5G to Outpace 4G
The 5G network is the fifth-generation mobile communication network, that at its’ peak theoretical transmission speed can reach 1GB every 8 seconds, which is hundreds of times faster than previous generation 4G networks. With the birth of 5G technology, the era of sharing 3D movies, games, and ultra high definition (UHD) programs with smart terminals is arriving.
According to the Mobile Economy 2019 Report, by 2025, 15% of the global mobile industry will adopt 5G technology. Moreover, it will be widely used in the consumer market and industrial application market, with the potential to generate $12.3 trillion in sales worldwide. At the same time, 5G will become a new, open and integrated intelligent network, that will be driven by the emergence of new technologies such as cloud computing, big data and artificial intelligence.
5G in Australia
Telsyte’s Australian Mobile Services Market Study 2019 shows that 5G network that boasts faster connectivity than current 4G networks, and will be subsequently favored by consumers and could easily exceed 4G in initial adoption statistics. The Telsyte study also predicted that 4G spent about five years to reach 15 million in “operational services” whereas, 5G would be able to achieve this in just four years.
The telecommunications consultancy has interviewed about 1,025 Australians aged over 16 years old. The result shows that one in four individuals delayed their phone upgrades, in order to switch to 5G when it became available. Alvin Lee, senior analyst at Telsyte, said: “Telsyte’s research shows about 15% to 20% of mobile service users change their suppliers each year. 5G will become one of the major churn factors after 2019.”
However, even though the technology is predicted to provide speeds of about 2 gigabits per second or higher for mobile phones, early tests of Telstra’s new 5G network found that its speed is closer to the 4G speed, which is mostly in the 300 to 500 megabits per second range. According to Joe Hanlon, publisher of the phone comparison website WhistleOut “In our limited tests of 5G so far we’ve only seen speed and latency on par with, if slightly better than 4G performance in the same areas, so early adopters will probably struggle to see the promised benefits of 5G right away”. Therefore, it seems like 5G is certainly not an essential upgrade for individual customers currently, and it may take a while to see enough 5G coverage to make it as an important part of someone’s purchase considerations.
As a forerunner of 5G technology in Australia, Telstra insists that 5G will eventually show its capability of exceeding 4G speeds by up to 10 times.
5G technology was born only a few years ago and its implementation has been hotly debated ever since. However, it is estimated that even by 2025, this network will still lag behind 3G and 4G in terms of global mobile connectivity. The popularity of 5G still faces serious obstacles, one of the most important factors being the cost. Initiating the 5G network is not an easy task, given it involves building new infrastructure, upgrading existing mobile stations, adapting existing engineering and adapting signal processing techniques. Edison Lee, a securities analyst at Jefferies Group LLC, said that the cost of building a 5G base station is about 20% higher than building a 4G base station.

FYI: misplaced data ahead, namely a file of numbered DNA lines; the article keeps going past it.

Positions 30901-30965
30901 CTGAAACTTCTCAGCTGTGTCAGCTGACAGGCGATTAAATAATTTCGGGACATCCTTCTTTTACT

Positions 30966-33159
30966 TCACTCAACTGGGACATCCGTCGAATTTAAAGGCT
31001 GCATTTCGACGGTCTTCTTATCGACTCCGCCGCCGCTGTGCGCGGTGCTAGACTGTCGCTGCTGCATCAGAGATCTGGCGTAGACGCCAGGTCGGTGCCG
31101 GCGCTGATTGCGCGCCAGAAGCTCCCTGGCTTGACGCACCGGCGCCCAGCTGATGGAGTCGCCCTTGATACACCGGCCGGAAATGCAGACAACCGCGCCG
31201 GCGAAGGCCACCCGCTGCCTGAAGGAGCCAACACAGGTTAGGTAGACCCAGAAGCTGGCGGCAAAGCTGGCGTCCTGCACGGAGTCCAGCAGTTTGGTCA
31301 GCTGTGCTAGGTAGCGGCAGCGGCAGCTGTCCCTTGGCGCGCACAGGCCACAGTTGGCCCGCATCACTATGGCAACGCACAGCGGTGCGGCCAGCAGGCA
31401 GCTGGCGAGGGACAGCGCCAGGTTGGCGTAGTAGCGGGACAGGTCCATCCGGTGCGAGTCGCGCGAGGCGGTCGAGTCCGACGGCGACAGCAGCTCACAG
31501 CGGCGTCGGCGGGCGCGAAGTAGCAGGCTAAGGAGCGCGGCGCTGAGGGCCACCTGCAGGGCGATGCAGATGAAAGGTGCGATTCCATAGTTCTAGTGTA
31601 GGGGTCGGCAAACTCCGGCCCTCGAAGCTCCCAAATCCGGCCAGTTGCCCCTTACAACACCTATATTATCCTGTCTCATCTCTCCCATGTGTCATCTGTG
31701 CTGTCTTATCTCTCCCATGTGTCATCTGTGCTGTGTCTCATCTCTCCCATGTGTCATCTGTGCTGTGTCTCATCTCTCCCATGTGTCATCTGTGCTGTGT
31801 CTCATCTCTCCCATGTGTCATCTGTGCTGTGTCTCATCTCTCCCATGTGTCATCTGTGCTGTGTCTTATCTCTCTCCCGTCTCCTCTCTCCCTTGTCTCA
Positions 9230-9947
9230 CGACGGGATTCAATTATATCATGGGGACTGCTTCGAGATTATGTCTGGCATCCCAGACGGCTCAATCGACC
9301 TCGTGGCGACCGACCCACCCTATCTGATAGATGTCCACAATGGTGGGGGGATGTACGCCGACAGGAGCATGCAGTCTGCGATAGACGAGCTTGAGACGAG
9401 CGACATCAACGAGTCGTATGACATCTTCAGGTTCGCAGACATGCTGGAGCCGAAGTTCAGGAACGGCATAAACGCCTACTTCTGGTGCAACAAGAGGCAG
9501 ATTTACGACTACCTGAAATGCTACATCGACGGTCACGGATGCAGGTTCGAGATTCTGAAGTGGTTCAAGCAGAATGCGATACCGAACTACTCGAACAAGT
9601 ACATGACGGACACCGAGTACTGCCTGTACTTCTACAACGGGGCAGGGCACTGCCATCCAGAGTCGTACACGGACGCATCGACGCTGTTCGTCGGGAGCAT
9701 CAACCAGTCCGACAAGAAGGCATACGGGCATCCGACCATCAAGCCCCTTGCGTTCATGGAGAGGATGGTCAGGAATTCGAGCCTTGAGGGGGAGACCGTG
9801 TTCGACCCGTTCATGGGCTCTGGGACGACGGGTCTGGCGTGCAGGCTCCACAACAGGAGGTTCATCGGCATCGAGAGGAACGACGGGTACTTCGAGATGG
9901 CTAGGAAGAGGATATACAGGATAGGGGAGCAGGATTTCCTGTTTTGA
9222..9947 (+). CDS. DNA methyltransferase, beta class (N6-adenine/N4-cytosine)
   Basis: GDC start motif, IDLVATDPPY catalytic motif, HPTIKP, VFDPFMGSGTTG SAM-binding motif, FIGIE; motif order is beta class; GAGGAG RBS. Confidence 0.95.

In order to promote their 5G business, network operators may have to break the existing business model. For example, in the UK, the construction costs of 3G and 4G networks are relatively low because they can be promoted on the existing radio spectrum in the UK. However, for 5G to function properly, it requires a much larger bandwidth, that is supported by a completely new device (5G base station). Some analysts believe that large-scale construction and high operating costs will force operators to share the use and management of mobile networks.
Moreover, how much consumers are willing to pay for 5G is also a factor that affects the development of 5G technology and a concern for telecom companies that they want return of investment for shareholders. Telstra launched its 5G mobile plan recently, charging $15 per month for 5G access, on top of the regular network charges. The fee will be waived for the first 12 months of the service, while 5G network coverage is still in the developing stage. Nevertheless, Telsyte’s research found that only a quarter of Australian mobile users are willing to pay an extra fee for 5G, while those who are willing to pay more will pay an average of $5 to $10 a month.
The promotion and adoption of 5G in Australia can still be described as in the early stages. It still requires developments and improvements in the customer 5G service experience and general 5G coverage. Under increasing market competition, the price of 5G will most likely gradually decrease with the popularity of the 5G network and the growth of user demand, albeit in the future.
By Louis Cai
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